Zara Hafeez

Zara Hafeez

A digital marketer, writer, a history buff, volunteer for humanitarian causes for The James Caan Foundation, UNICEF Promise for Children, among others and a tea-aholic. She tweets as @zara_hafeez (twitter.com/zara_hafeez)

The views expressed by the writer and the reader comments do not necessarily reflect the views and policies of The Express Tribune.

  • S.Sajid

    The issues you highlighted are the superficial ones, you won’t even imagine the extent to what things happen behind the doors and in the offices, I come from an intermediate board background, and have witnessed things which literally tore my heart. While we worked day in and day out for a promising future, some students would just show up at the end of academic year or those in failed miserably in each and every test, were eventually blessed with A1 percentages.
    It was very upsettning at that time,but gradually I realised that at the end of the day, only merit prevails in every situations while bribing, cheating, etc are short lived luxuries that will destroy your life.
    Thanks for your nice article.Recommend

  • just_someone

    Absolutely… our creativity has always been channeled into negative means.
    I always wonder the amazing things we can achieve if we put our efforts towards positive thingsRecommend

  • Aamir – Toronto

    I totally disagree !!!Recommend

  • janeman

    I will suggest with this ongoing cheating issue there should be open book exams but harder to cheat. Only those students can find answers who have studied. Multiple choice question papers are not bad suggestion either. Recommend

  • Sadaf Furqan

    I am currently running exam centre of 300 boys. Anyone can visit any time to see how a centre is managed. You can actually feel pin drop silence here…. Recommend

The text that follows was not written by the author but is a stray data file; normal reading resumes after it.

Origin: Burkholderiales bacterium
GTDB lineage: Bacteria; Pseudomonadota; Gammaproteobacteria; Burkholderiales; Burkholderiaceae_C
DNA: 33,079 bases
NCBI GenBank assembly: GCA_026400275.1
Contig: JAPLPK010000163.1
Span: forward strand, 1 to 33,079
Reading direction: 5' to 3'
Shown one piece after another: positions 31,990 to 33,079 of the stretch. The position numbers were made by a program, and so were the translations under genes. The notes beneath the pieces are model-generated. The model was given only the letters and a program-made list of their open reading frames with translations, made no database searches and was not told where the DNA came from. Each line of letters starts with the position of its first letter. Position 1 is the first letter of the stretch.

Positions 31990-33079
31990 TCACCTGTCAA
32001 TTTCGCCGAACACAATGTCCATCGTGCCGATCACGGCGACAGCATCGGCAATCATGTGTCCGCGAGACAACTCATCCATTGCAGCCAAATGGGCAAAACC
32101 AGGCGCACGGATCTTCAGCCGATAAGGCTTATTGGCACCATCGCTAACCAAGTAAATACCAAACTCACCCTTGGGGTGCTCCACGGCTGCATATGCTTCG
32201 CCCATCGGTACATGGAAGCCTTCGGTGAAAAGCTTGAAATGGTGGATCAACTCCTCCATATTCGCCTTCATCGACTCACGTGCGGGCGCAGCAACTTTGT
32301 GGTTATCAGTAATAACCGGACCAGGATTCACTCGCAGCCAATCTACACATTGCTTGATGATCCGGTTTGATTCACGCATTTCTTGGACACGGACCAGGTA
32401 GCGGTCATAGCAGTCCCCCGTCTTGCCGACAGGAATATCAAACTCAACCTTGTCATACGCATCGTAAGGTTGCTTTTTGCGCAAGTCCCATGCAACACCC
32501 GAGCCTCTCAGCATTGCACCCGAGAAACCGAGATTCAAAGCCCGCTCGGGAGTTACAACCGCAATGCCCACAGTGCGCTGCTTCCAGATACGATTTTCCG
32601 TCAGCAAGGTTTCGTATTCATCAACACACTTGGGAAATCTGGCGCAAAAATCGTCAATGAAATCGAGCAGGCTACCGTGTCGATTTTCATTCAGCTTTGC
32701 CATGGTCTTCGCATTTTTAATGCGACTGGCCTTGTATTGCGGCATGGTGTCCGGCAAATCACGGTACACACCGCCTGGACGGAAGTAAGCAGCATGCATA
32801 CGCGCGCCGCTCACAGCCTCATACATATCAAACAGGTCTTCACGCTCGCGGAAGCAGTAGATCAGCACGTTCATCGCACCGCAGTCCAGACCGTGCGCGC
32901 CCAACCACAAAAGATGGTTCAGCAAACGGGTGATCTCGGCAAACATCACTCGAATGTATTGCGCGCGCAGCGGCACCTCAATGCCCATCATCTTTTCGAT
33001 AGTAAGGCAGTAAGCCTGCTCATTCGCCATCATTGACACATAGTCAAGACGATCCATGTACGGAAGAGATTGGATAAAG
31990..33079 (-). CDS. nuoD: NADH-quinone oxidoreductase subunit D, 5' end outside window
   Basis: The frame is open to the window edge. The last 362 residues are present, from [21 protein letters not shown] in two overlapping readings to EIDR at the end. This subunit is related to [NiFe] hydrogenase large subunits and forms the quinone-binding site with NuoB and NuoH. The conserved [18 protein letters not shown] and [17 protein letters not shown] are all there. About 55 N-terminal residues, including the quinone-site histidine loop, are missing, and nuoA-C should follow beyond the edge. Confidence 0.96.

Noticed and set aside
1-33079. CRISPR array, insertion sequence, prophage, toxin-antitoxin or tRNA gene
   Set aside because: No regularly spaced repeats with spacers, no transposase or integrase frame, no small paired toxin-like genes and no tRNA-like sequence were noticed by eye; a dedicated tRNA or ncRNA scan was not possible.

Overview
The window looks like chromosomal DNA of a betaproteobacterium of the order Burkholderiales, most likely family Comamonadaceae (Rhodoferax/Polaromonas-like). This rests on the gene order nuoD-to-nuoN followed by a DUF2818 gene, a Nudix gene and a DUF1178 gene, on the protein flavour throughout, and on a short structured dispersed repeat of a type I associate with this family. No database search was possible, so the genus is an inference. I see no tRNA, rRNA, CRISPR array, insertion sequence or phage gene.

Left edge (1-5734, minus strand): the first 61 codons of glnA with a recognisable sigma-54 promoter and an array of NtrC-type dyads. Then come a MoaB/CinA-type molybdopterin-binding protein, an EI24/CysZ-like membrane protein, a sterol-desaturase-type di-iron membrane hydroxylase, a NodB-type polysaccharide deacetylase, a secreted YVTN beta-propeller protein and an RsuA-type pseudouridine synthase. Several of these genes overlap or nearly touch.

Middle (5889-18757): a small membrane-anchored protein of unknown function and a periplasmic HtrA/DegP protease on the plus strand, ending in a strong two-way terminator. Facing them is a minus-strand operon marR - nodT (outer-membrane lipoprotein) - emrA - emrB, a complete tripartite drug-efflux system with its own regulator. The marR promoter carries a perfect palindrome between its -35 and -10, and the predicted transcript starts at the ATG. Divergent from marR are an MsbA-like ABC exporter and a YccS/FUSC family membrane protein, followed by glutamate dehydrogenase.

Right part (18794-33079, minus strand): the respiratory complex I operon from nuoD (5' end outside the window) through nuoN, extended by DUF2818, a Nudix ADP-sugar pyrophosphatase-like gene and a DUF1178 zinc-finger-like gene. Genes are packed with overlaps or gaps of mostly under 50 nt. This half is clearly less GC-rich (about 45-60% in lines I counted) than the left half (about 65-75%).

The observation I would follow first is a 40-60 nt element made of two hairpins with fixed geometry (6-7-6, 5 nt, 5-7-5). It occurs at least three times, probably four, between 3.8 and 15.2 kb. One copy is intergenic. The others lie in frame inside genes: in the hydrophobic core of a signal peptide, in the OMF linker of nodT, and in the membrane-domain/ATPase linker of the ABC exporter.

• Fahim

    I worked in a chemical plant and I saw poisonous chemicals released into rivers and everyone from chief engineer down thinking how clever they were. So yes we are a nation of short cutters.Recommend

  • Maximus Decimus Meridius

    cheating is the most rampant thing in Pakistan. you can easily get everything you need to pass the exam in flying colours for about 10 thousand. however if you live in a posh area you may be charged more, so the first rule is to show up wearing something which has seen better days.
    Moreover there are centers where cheating is so rampant that books and other “materials” are supplied by the guys manning the centre.Recommend

  • Babu1961

    This is the natural outcome of our sense of uncertainty about any future. We plan for the very short term. We grab what ever we can now, because tomorrow there might be nothing to have.
    We have created an aimless and a very unjust society. We are a failed people.Recommend

  • Agrippa – The Skeptic

    That is why you live in TorontoRecommend

  • anon0912

    I think the real question isn’t whether we take shortcuts or not….in life there is no such thing as shortcuts.I skimmed through the article and you are addressing the wrong issue here.The fact is public education sector here isn’t up to standards of a developing country.You know what kinda people get hired as teachers here…the ones who cant get a job anywhere else.The old saying those who cant do…teach applies.When a persons basic foundation in studies is flawed…you really expect them to learn complicated concepts in English?Even the ones who do study hard and get good grades apply the rote learning method.What we need is a stable government focusing on this issue…with proper certified teachers who engage with the students and make learning fun in a environment where they are able to thrive….as i said there are no shortcuts in life.Recommend

  • Qasim Haider

    Dear cie I Studied very hard to get A in Islamiat Pakistan studies and urdu first language but got Bs in these subjects in cie olevel may june 2015 exams even though my paper was right.when marking scheme arrive everything was I written on these papers were right but THE major problem is my classmates students who didn’t study a thing got As and the reason for getting As is cheating . I feel extremely sad I Studied day and night got b and those who didn’t study a thing get As. In examination room I saw many students were cheating and British council examiners did nothing.Recommend